Coverage of ILO program and activities depends on the cooperation and interest of each League in the ILO. ILOs communicate with individual members of their constituent Leagues by sending them a bulletin directly or preparing an insert to be printed in the bulletins of the member Leagues. Local Leagues share the responsibility for funding the ILO, and leadership for the board of directors is drawn from members of the participating local Leagues. Besides planning and acting on the ILO program, many ILOs assist the local Leagues by coordinating functions such as fundraising, citizen education/voters service, public relations, study materials and action on state and national program.
Local Leagues sometimes decide to work together on common problems or issues through informal groupings. This is a creative way to pool resources (people as well as money) and increase effectiveness. Such groupings can be temporary or permanent, inter-state or intra-state. They do not need bylaws, although some do work out procedural agreements. In contrast to ILOs, these informal groups are not representative bodies and are not formally recognized by the LWVUS.
A wide range of such groupings exists in the League. Some simply consist of two or more neighboring Leagues that decide to cooperate on an issue of common interest. One League takes the major responsibility for researching and/or acting on a state or national issue while another does the same for a different issue.
Others are cooperative program groups that come together to work on common problems, often related to national environmental positions of the League. The Lake Michigan Inter-League Group (LMILG) is an example that dates from the 1960s. A majority of Leagues in an area, recognizing they share a common problem, set up a program group that researches the issue, explores remedies and prepares informational material for members and the public. Action is taken only if agreement on a stance or position is reached by each of the individual Leagues participating in the group. The cooperative program group does not act on its own. While the chair or a committee may draft statements and letters, and perhaps testify, this is done only as arranged with and approved by the Leagues involved.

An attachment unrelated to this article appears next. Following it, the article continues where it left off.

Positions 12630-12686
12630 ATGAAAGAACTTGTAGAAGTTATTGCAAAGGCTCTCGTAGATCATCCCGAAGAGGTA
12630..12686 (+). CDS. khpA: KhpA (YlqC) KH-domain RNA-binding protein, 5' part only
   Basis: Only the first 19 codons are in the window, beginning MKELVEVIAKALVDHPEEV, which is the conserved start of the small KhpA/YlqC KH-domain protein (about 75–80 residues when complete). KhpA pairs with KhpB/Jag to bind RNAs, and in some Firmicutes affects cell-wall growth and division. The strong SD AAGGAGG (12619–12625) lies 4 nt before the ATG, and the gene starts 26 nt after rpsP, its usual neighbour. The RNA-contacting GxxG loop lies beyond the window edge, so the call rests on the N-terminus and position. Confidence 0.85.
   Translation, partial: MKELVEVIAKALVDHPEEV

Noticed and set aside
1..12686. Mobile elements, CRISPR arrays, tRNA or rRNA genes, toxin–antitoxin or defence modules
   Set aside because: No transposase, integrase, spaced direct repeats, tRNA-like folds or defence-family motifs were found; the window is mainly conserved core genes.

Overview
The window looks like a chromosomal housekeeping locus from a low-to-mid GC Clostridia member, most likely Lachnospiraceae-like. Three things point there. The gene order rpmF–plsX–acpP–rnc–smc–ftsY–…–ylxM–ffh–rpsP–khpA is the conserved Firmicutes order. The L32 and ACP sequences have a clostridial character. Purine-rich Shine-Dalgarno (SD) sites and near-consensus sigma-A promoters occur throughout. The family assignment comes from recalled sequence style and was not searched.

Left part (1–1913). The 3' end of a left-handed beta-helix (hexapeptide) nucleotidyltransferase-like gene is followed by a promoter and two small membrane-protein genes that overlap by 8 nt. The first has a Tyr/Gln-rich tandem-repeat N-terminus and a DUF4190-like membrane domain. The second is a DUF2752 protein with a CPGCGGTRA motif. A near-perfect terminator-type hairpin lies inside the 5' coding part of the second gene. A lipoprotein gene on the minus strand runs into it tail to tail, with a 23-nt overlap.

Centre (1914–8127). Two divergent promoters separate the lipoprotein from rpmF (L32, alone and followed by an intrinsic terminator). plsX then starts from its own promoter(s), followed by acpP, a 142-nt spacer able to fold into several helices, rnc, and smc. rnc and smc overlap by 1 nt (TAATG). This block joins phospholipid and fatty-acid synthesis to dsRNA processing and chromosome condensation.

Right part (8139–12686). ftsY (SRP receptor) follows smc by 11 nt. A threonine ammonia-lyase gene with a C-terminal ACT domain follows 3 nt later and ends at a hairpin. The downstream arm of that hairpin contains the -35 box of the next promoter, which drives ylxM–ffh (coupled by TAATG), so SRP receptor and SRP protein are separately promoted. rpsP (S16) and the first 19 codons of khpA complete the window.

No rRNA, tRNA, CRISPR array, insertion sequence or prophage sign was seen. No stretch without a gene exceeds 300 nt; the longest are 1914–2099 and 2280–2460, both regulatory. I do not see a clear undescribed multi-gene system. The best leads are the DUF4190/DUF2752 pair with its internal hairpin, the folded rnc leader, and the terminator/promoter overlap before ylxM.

Inter-League Councils are still another example of the informal groupings that exist in the League. These groups, usually made up of local League presidents in an area, meet informally to discuss common concerns that run the full gamut of League activities from fundraising and voters service to program/action and overall organizational issues.